Step 1: Write both as functions of k: x[k] & h[k]
Step 2: Flip h[k] to get h[-k]
Step 3: For each output index n value of interest, shift by n to
get h[n -k] (Note: positive n gives right shift!!!!)
Step 4: Form product x[k]h[n–k] and sum its elements to get
the number y[n]

Basil Hamed                               40
3.8 System Response to External Input:
(Zero State Response)
Example of Graphical Convolution

Find y[n]=x[n]*h[n]
for all integer values of n

y[n] starts at 0 ends at 6

Basil Hamed                                      41
3.8 System Response to External Input:
(Zero State Response)
Solution
• For this problem I choose to flip x[n]
• My personal preference is to flip the shorter signal although I
sometimes don’t follow that “rule”…only through lots of
practice can you learn how to best choose which one to flip.

Step 1: Write both as functions of k: x[k] & h[k]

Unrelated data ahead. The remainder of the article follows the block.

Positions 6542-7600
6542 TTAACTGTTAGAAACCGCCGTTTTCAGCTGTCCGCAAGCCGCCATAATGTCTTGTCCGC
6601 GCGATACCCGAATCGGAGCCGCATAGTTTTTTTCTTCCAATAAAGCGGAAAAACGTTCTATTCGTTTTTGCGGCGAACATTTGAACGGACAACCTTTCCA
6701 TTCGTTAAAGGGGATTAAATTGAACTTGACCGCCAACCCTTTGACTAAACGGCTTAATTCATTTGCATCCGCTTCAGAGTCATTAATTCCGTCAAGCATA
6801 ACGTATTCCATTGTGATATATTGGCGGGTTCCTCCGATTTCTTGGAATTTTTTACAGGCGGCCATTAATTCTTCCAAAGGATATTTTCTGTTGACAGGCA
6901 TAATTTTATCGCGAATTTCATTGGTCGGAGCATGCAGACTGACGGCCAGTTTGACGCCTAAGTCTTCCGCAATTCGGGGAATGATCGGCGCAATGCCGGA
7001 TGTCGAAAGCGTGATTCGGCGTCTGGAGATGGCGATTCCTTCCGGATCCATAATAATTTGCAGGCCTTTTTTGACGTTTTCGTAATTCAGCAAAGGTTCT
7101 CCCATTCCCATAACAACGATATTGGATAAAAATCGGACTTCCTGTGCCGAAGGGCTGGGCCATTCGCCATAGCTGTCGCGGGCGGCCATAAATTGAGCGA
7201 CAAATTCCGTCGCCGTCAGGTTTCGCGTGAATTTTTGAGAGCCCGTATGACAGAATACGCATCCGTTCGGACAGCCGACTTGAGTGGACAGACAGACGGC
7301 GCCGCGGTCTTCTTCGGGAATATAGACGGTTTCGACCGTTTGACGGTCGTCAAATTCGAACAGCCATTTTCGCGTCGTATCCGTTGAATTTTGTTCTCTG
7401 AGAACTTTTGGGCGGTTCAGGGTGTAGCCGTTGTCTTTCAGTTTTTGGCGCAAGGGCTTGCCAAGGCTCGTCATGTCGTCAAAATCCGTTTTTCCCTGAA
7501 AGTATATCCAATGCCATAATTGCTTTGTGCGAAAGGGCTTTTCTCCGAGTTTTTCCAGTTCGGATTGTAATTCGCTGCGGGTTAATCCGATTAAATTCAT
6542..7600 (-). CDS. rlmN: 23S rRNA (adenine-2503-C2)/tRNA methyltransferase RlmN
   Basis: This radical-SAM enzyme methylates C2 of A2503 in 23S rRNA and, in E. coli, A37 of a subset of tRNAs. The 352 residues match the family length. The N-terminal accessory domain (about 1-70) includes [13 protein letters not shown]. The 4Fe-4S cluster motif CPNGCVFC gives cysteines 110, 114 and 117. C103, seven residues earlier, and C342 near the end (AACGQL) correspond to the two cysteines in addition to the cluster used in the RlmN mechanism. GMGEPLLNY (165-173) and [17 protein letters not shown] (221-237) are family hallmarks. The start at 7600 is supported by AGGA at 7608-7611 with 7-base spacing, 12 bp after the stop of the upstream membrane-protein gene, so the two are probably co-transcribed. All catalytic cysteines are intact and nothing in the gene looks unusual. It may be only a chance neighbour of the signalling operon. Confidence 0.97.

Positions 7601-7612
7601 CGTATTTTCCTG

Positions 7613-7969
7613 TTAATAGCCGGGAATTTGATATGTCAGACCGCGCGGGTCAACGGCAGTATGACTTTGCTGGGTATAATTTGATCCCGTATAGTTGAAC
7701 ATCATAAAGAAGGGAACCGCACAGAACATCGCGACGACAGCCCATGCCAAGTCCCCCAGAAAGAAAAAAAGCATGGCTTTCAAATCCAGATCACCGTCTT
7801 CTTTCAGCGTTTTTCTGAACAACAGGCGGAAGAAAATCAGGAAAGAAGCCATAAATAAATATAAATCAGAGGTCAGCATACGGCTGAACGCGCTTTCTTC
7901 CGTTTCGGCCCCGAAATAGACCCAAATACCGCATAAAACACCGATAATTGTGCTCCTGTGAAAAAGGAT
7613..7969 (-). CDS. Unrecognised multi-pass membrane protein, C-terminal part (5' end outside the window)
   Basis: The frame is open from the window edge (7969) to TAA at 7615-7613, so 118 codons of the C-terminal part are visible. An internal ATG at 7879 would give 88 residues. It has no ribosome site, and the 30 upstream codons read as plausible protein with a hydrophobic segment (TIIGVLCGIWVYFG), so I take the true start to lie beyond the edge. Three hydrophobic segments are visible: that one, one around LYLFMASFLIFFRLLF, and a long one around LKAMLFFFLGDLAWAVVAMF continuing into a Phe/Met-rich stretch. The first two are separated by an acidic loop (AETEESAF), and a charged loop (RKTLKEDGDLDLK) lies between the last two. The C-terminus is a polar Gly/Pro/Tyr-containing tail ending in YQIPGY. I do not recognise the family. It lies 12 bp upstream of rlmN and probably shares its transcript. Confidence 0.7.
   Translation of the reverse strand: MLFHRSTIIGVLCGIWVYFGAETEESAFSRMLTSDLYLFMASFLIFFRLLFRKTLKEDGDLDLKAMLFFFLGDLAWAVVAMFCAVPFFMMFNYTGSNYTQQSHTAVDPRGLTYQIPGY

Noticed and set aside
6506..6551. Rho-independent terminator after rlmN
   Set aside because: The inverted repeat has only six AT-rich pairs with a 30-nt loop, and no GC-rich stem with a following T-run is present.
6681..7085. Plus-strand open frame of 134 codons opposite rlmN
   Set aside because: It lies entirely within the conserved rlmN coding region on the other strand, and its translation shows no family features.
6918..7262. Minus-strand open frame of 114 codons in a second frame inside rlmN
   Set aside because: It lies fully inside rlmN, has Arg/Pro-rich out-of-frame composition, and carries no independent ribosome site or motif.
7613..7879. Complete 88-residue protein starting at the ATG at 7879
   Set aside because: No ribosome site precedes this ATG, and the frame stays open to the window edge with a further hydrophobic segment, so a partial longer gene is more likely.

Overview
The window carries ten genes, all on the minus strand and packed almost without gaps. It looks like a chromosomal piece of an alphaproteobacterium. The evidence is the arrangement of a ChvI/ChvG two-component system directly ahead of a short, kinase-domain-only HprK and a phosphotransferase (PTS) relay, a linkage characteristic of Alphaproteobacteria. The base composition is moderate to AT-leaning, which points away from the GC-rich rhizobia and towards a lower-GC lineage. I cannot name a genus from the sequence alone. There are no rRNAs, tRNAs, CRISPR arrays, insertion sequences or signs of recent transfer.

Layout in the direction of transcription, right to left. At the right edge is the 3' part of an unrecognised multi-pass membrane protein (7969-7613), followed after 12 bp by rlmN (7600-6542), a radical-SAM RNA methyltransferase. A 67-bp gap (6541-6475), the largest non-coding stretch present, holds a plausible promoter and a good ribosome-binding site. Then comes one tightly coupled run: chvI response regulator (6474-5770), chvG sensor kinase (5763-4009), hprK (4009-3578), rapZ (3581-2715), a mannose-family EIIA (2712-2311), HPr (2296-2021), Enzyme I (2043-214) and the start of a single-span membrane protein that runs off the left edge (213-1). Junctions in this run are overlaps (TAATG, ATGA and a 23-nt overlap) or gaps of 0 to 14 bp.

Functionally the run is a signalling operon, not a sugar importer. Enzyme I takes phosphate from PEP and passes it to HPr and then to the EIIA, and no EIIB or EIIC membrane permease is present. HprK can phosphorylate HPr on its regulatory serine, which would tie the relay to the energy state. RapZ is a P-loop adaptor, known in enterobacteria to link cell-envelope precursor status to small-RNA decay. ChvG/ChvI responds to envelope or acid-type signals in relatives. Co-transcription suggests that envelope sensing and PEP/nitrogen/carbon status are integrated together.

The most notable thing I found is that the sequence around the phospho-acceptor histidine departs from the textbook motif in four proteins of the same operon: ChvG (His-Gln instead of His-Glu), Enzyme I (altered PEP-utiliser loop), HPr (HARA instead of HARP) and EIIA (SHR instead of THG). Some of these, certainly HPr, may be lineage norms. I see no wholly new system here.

Basil Hamed                             42
3.8 System Response to External Input:
(Zero State Response)

Step 2: Flip x[k] to get x[-k]

“Commutativity” says
we can flip either x[k]
or h[k] and get the same
Here I flipped x[k]

Basil Hamed                     43
3.8 System Response to External Input:
(Zero State Response)
We want a solution for n = …-2, -1, 0, 1, 2, …so must do Steps
3&4 for all n. But…let’s first do: Steps 3&4 for n= 0 and then
proceed from there.
Step 3: For n= 0, shift by n to get x[n-k]
For n= 0 case there
is no shift!
x[0 -k] = x[-k]

Step 4: For n= 0, Form the product x[k]h[n–k] and sum its elements to give y[n]

Sum over k ⇒              Basil
y[0]=6 Hamed                                           44
3.8 System Response to External Input:
(Zero State Response)
Steps 3&4 for n= 1
Step 3: For n= 1, shift by n to get x[n-k]

Step 4: For n= 1, Form the product x[k]h[n–k] and sum its elements to give y[n]

Sum over k⇒        y[1]=6+6=12
Basil Hamed                                45
3.8 System Response to External Input:
(Zero State Response)
Steps 3&4 for n= 2
Step 3: For n= 2, shift by n to get x[n-k]

Step 4: For n= 2, Form the product x[k]h[n–k] and sum its elements to give y[n]

Sum over k⇒        y[2]=3+6+6=15
Basil Hamed                                46
3.8 System Response to External Input:
(Zero State Response)
Steps 3&4 for n= 6
Step 3: For n= 6, shift by n to get x[n-k]

Step 4: For n= 6, Form the product x[k]h[n–k] and sum its elements to give y[n]

Sum over k⇒          y[6]=3